Drug targeting through platelet membrane-coated nanoparticles for the treatment of rheumatoid arthritis
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The effective drug treatment of rheumatoid arthritis (RA) is hindered by poor delivery efficiency to the diseased site and the serious side effects caused by wide-spread drug distribution. Traditional drug-targeting strategies, such as ligand modification, are complex, laborious, and inefficient. Inspired by the intrinsic relationship between platelets and RA, platelet-mimetic nanoparticles (PNPs) were developed for targeted drug delivery in RA. Through platelet receptor-mediated adhesion, an intact platelet membrane was coated onto poly (lactic-co-glycolic acid) nanoparticles, endowing the resulting PNPs with various functional receptors. By coating with platelet membranes, the nanoparticles were stabilized and had a better circulation profile, providing a benefit for passive targeting. In vitro binding of PNPs to inflamed endothelium, and in vivo accumulation in joints of a collagen-induced arthritis (CIA) mouse model of RA were significantly improved via P-selectin and GVPI recognition, indicating that the PNPs could effectively target to RA tissues through multiple mechanisms, similar to natural platelets. Moreover, FK506, a model drug, was loaded into the PNPs and used to treat RA. Pharmacodynamic studies demonstrated that the FK506-PNPs had a notable anti-arthritic effect in CIA mice. This study provides a new biomimetic targeting strategy with great potential for the treatment of RA.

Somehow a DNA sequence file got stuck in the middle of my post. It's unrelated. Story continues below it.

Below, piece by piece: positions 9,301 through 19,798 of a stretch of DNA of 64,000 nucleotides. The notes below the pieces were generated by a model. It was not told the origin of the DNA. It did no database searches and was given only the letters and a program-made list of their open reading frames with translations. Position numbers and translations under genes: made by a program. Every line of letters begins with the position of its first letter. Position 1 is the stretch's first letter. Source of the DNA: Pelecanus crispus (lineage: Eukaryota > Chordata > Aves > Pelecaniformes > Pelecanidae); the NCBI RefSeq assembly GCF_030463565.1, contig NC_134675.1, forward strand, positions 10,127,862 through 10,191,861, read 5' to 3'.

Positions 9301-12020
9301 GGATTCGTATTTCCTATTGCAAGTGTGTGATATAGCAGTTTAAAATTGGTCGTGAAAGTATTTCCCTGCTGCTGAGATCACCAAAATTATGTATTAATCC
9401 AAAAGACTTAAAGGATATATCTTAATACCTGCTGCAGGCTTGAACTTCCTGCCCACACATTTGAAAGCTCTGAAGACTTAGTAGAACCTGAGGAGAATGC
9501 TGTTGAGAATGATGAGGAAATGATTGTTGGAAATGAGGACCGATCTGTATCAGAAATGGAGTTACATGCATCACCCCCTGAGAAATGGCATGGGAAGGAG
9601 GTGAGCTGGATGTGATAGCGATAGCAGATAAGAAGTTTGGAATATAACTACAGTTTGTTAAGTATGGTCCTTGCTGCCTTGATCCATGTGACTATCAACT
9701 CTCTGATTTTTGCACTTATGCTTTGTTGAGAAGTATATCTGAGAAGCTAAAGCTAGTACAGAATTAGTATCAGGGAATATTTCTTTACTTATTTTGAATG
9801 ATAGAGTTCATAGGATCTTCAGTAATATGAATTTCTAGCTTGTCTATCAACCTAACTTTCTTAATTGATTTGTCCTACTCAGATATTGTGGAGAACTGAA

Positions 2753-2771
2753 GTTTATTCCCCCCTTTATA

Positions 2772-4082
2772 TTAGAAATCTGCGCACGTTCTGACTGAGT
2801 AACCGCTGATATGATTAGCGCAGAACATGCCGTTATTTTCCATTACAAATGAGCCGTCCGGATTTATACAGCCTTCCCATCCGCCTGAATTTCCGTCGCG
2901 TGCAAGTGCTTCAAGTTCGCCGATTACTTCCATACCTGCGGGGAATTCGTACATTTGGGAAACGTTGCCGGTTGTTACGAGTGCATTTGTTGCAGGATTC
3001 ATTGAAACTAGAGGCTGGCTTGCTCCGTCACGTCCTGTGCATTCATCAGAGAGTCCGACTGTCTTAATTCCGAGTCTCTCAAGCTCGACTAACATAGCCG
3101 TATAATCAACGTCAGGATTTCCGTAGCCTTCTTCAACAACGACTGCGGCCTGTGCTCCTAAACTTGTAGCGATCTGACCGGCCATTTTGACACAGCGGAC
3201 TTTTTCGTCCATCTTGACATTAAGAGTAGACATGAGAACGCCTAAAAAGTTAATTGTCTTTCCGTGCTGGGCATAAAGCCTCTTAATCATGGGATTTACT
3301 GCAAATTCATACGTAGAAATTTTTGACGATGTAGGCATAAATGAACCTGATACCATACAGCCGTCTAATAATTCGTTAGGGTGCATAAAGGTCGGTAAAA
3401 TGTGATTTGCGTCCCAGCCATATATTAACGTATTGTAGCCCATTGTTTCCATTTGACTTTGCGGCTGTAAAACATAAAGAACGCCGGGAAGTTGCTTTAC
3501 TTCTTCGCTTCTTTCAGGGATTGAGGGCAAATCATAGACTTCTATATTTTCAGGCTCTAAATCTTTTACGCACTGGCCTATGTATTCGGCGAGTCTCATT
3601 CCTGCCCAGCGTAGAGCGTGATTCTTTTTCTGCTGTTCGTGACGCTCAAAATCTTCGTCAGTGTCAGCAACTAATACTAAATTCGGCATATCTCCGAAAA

Keywordsbiomimetic nanoparticles platelet membrane rheumatoid arthritis targeted drug delivery
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We acknowledge the financial support of the National Natural Science Foundation of China (Nos. 81690263, 81472757, 81361140344, 81773283, and 81773911). Thanks are given to Dr. Yang Yang from Shanghai University of Traditional Chinese Medicine for his kind help with the CIA model.
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